10 Canned Goods Worth Using
No need to wait for the apocalypse
By Aida Mollenkamp
2. Tomatoes. In-season tomatoes are a breed apart, perfect for no-cook preparations like salads. Any other time of year, we turn to canned tomatoes—whole, diced, crushed, or puréed—for soups, sauces, and slow-cooked meals.
3. Beans. Many types of beans survive canning well, and opening a can is much quicker than soaking and cooking dried beans. Of all the legumes, cannellini, garbanzos, pintos, and kidneys do the best. Sadly, we have yet to find a good canned black bean.
4. Hearts of Palm. We’ve never seen hearts of palm sold any other way, and that’s likely because they’re very hard to prepare. Drain, rinse, and slice for a quick addition to a salad.
5. Water Chestnuts. It’s hard to find whole fresh water chestnuts outside of Asian markets, but canned versions are readily available. We like the crunch and subtle nutty flavor they lend to dishes.
7. Lychees. Depending on where you live, lychees can be pretty hard to come by. And even if you do come across them, it can be a pain to get them out of their pesky shells. But the real reason we’re into canned lychees is that they come packed in a delicious syrup that’s particularly useful in cocktails.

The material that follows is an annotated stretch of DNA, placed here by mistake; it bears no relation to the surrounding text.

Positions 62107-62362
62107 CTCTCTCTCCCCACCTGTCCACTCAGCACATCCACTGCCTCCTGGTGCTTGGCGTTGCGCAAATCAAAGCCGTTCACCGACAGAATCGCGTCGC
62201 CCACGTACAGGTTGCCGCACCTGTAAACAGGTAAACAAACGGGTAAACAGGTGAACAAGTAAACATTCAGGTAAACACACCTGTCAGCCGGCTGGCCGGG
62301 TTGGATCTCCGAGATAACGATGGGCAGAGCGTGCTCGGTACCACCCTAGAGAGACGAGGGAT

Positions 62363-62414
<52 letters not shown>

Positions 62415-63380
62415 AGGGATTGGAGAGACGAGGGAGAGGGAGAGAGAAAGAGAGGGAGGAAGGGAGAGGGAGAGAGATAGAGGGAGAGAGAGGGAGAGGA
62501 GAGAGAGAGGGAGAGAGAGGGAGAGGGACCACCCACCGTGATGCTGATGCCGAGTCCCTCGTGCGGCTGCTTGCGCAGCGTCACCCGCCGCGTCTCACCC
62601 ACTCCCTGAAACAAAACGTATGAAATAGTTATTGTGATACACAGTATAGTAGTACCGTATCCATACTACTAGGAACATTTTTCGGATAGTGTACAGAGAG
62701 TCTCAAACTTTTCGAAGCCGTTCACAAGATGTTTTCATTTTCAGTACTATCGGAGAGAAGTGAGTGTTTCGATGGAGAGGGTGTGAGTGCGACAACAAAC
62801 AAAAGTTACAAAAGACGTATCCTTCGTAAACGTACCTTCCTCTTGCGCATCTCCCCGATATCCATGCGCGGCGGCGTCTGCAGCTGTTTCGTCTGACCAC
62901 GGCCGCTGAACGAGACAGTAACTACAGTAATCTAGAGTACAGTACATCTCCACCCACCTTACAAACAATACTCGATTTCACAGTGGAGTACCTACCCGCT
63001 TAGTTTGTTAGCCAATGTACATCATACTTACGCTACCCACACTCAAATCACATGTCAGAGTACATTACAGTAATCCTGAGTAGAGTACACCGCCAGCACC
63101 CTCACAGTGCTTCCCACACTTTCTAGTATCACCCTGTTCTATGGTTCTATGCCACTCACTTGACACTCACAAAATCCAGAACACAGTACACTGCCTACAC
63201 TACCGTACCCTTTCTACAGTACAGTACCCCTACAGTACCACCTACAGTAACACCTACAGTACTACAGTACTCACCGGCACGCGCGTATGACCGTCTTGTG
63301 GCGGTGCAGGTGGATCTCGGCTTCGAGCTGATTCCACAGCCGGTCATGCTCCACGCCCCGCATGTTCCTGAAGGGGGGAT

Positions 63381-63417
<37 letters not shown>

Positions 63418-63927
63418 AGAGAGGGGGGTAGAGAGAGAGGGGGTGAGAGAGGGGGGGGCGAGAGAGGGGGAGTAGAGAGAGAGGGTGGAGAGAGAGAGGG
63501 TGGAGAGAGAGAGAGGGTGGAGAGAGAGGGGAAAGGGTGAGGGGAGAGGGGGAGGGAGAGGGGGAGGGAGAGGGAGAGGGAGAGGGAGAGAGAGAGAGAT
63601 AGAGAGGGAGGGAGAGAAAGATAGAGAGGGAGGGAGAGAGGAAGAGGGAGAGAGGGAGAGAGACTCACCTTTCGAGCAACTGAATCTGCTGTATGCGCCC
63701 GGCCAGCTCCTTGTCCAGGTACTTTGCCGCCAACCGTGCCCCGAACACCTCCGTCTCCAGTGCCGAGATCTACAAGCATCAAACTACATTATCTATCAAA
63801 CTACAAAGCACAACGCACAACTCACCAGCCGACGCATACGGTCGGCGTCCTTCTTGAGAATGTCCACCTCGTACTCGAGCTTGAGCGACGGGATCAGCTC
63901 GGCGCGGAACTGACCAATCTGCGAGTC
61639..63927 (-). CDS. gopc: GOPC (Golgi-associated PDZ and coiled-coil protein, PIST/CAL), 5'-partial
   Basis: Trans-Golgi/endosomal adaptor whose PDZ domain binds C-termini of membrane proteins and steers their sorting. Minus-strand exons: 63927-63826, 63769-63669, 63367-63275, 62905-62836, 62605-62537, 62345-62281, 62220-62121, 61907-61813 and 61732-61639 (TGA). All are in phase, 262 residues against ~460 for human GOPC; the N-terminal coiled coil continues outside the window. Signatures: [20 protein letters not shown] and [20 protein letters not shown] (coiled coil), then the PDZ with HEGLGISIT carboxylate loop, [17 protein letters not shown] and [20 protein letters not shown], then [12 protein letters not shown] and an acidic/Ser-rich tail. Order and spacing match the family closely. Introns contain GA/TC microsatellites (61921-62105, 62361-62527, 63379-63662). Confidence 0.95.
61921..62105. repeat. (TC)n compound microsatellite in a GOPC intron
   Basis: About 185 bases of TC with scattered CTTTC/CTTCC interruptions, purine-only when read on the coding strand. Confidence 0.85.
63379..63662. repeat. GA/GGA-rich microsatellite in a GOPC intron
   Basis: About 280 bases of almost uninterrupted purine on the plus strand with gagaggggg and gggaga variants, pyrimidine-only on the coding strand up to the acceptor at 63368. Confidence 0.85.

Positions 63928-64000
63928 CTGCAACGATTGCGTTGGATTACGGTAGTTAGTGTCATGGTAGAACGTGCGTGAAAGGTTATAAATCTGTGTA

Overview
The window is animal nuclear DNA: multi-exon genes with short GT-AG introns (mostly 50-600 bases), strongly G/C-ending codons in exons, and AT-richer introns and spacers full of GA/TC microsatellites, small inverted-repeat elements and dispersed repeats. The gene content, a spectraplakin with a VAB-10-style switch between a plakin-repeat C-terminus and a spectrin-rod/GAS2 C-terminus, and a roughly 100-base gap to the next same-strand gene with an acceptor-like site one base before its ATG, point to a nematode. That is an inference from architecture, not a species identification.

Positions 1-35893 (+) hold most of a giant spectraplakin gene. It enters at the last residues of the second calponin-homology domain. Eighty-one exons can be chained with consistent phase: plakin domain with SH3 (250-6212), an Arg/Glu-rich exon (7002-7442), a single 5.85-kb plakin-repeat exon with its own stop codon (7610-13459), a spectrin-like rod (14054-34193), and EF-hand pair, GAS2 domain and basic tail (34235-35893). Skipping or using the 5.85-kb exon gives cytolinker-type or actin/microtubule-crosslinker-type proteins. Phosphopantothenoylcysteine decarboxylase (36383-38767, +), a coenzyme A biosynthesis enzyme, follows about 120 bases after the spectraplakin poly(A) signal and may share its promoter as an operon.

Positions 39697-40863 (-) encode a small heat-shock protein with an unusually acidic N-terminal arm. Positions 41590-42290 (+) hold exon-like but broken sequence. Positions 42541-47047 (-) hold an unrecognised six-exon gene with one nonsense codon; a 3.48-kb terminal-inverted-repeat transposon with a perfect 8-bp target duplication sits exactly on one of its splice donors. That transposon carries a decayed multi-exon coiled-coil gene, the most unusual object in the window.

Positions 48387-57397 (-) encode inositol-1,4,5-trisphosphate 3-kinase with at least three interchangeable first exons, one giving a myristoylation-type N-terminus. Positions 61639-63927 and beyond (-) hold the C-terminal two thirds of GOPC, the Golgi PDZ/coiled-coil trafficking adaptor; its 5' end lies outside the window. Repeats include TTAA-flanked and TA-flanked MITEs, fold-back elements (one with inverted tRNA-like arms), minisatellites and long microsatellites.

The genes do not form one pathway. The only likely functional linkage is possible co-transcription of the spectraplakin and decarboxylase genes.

8. Pickled Jalapeños. Some spice-lovers wouldn’t bother to eat a taco without a handful of pickled jalapeños. Though making them yourself is supereasy, there’s no shame in picking up a can at the supermarket.
9. Coconut Milk. Its rich, creamy flavor is a necessity in Thai soups, but it also adds a comforting note to breakfast dishes like this porridge. Look for lower-fat versions for a healthier alternative.
10. Tuna. Oil-packed tuna is an affordable indulgence that adds instant flavor and complexity to almost any recipe. Our favorite is the Ortiz brand from Spain; it has superior texture and taste without any fishiness.